As a middle-aged woman, I am used to being marginalized, but I think that, during the last three years, the problem has become acute. I’m not invisible: I’m reviled and demeaned, both by employers and single men. These days you have to look like a porn model to even get by.
Short of spending hundreds of thousands of dollars on plastic surgery, I don’t know what I can do. I feel that something that was optional years ago is now a necessity: a complete body makeover.
I have become extremely depressed about the situation. Were it not for my loving father, who left me with enough money to live on, I would be out on the streets.
I am still in excellent health. But if people (both men and women) feel my looks are “off,” they will say so!
Short of moving to a desert island and waiting for death, what are we supposed to do?
— Wrinkle Free and Upset
Dear Wrinkle Free: You already live on a desert island. You’ve put yourself there, and your obsession with looking youthful in order to attract and hold the male gaze will keep you there.
If men are so awful, then why are you so desperate for one? Why not simply step off of this terrible treadmill, and decide to spend the rest of your life cultivating inner beauty?
Inner beauty comes from your intellect, your character and your interest in the world and in other people. This sort of beauty does not require expensive procedures and products, and it does not fade.
Take some classes or music lessons. Join a book group. Volunteer. Learn to meditate. See a therapist. Find some nice women to hang with. Or move somewhere less shallow.
Here is a passage from the recent obituary of Kathy Kriger, a former diplomat who founded “Rick’s Café” in Casablanca, Morocco, when she was in her late-50s (she died at 72):
“‘If I’m honest, I always thought I would find a man while following my dream. That didn’t happen,’ she said cheerfully. ‘Instead, with Rick looking over my shoulder, I found myself.'”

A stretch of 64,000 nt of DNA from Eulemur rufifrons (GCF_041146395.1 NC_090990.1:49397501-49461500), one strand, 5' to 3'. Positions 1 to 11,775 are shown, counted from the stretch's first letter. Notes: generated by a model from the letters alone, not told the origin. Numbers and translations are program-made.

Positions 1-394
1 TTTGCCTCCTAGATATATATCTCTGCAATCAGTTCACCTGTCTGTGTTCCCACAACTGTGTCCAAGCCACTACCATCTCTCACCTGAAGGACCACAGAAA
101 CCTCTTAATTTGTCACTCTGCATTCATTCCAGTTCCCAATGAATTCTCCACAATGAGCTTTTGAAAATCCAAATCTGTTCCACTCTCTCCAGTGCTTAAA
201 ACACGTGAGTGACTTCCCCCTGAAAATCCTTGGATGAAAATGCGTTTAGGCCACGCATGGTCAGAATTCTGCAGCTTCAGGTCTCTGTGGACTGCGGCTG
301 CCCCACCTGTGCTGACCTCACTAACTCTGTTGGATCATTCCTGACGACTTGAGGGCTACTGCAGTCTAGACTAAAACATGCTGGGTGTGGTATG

I hope you find yourself, too.
I like and appreciate Ask Amy’s advice here, but I have a few things to add.
This letter writer mentioned the beach, and she also has shamelessly shallow friends. It’s possible she lives in LA, in which case, this one tiny part of Ask Amy’s advice becomes major:
Or move somewhere less shallow.
Yep. I’ve heard that in LA, if you’re not buff, tanned, toned, swimsuit-ready, and in possession of perfectly coiffed hair, then you’re a nobody. And the thought occurs that if you were born and raised in such an environment, you might come to think it’s the norm for everyone everywhere to have such an attitude.
In fact, that’s the whole premise of the sitcom Hot in Cleveland. Three older women are travelling from LA when they get stuck on a layover in Cleveland. Much to their surprise, they discover that Ohio men still think they’re hot. Not only that, housing is affordable! So they all rent from an older woman (Betty White’s character) and reinvent their lives in Cleveland. I definitely think this letter writer needs to watch the opening episode at the very least.
Speaking of great sitcoms and the tragedy of the appearance-based LA culture, I used to love watching Everybody Loves Raymond. There were two boys on the show who played his twin sons. Sadly, after the show ended and they became adults, one of them killed himself. And the only reason his family gave was that he was unhappy being small. (I guess being a twin and sharing a womb makes you smaller than the average guy?) I read that and was heartbroken. All he had to do was move out of LA! So tragic and horrible.